“Women are more multidimensional than men,” Ms. Ettinger said. “They're juggling more balls at any point in time.”
Although women might naturally have a better understanding of the needs and stresses faced by other women, male advisers can serve niches of female clients effectively.
Raymond James & Associates Inc. financial adviser Jason Llewellyn said when he worked as a certified public accountant in the investment practice of a national firm, he frequently worked through divorce situations and realized that women were in need of help.
“Men are more likely to have their advisers and insurance agents,” he said. “I realized there was an opportunity to act as a [chief financial officer] for women in difficult situations.”
Mr. Llewellyn has since become a certified divorce financial analyst, and he and his partner, Dave Hajek, now specialize in women in, or recently out of, divorce proceedings.
Divorced women are probably the largest and most lucrative niche to concentrate on in the female market. There were an estimated 15.7 million divorced women in the U.S. at the end of 2011, according to the 2011 American Community Survey. Not including California and five other states, there were an estimated 877,000 divorces in the U.S. last year, according to the National Vital Statistics Reports produced by the Centers for Disease Control and Prevention.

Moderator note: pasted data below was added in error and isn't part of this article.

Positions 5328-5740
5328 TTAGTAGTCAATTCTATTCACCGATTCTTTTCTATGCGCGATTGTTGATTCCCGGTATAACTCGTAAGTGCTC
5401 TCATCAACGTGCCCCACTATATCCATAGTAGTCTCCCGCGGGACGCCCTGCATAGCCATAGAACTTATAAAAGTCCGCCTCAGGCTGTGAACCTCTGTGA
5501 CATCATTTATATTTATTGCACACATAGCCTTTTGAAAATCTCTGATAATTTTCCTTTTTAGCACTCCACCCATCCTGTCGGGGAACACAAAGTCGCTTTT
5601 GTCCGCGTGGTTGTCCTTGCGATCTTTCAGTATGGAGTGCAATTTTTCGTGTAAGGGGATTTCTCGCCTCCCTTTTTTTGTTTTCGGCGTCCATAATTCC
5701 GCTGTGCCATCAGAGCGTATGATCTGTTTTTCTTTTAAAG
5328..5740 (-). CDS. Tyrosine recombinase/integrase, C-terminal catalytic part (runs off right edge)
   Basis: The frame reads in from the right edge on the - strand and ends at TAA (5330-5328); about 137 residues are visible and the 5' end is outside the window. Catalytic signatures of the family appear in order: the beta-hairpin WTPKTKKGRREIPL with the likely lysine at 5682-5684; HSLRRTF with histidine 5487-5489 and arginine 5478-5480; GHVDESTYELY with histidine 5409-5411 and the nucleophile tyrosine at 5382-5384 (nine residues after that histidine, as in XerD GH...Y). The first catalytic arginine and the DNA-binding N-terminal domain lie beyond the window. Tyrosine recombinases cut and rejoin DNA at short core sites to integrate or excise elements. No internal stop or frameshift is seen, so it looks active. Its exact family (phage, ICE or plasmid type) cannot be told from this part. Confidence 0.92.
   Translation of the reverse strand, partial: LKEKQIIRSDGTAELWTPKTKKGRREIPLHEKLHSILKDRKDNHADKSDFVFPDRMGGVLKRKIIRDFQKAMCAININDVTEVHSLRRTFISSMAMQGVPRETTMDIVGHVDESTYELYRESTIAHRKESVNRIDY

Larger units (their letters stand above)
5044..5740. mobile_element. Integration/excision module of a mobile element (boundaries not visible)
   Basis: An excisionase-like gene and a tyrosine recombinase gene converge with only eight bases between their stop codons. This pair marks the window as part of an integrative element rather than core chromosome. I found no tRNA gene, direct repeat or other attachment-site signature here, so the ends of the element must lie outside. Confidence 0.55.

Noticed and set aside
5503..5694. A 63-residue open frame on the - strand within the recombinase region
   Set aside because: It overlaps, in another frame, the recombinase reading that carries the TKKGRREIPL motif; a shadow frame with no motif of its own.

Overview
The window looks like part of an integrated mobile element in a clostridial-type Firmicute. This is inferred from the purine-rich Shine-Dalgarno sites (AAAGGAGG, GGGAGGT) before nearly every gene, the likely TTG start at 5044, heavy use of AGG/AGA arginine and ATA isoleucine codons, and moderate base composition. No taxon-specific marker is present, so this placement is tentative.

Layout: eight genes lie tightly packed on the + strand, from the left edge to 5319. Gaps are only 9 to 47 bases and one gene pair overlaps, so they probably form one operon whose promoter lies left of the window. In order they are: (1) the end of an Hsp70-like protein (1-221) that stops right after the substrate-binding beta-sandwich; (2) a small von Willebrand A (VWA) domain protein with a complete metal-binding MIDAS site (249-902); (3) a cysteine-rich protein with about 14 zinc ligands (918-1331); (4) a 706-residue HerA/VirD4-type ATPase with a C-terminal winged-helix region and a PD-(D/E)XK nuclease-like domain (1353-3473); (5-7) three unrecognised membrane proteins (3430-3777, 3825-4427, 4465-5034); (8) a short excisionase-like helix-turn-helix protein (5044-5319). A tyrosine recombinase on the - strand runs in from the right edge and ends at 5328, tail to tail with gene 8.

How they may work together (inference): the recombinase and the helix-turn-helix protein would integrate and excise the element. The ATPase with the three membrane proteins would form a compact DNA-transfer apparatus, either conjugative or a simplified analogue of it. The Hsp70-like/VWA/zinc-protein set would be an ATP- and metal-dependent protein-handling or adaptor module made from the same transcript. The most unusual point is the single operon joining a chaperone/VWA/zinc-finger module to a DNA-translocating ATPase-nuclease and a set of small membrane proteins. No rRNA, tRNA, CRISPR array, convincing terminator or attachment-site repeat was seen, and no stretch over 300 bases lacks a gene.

With the U.S. divorce rate now above 50%, the flow of potential clients keeps renewing itself.
Widows are another large niche of clients in similarly difficult circumstances. In 2011, there were 11.9 million widows, compared with 3.1 million widowers, according to the American Community Survey. With the baby boomers aging, those numbers will increase over time.
The development of a niche doesn't happen overnight, however, and there's a risk that too narrow a focus could limit growth opportunities for an adviser.
“You can't just wake up one morning and say, 'I'm going to specialize in female executives — or female doctors,'” said John Anderson, head of practice management solutions at SEI Advisor Network, which provides a range of services for a network of financial advisers. “You have to do your homework to understand the obstacles your clients are facing and how to narrow down the lines of clients you work with best.”
While advisers developing their niche can always take on clients outside an area of intended focus, the ultimate goal is to specialize — which is usually tough at the outset.
“You have to be patient and you have to be able to sustain yourself, because it doesn't work out overnight,” said Sylvia Guinan, an adviser with Wells Fargo Advisors.
She started as a generalist at Smith Barney and began to focus on advising woman executives. Her practice now encompasses a broader category of “women in transition.” That can include female executives contemplating — or in the midst of — a career change, but it also includes divorced women and widows.
Ms. Guinan has had to master learning curves for her different groups of clients and to cultivate relationships with divorce attorneys, psychologists and divorce coaches as sources of referrals, but she said the effort has been worth it.
“I'm helping people through difficult times in their lives and it's very rewarding,” she said. “You just have to be willing to take the risk of saying, 'I work with women in transition.' If you give a clear, concise picture of what you do, it's easier for people to determine if someone might fit with your practice.”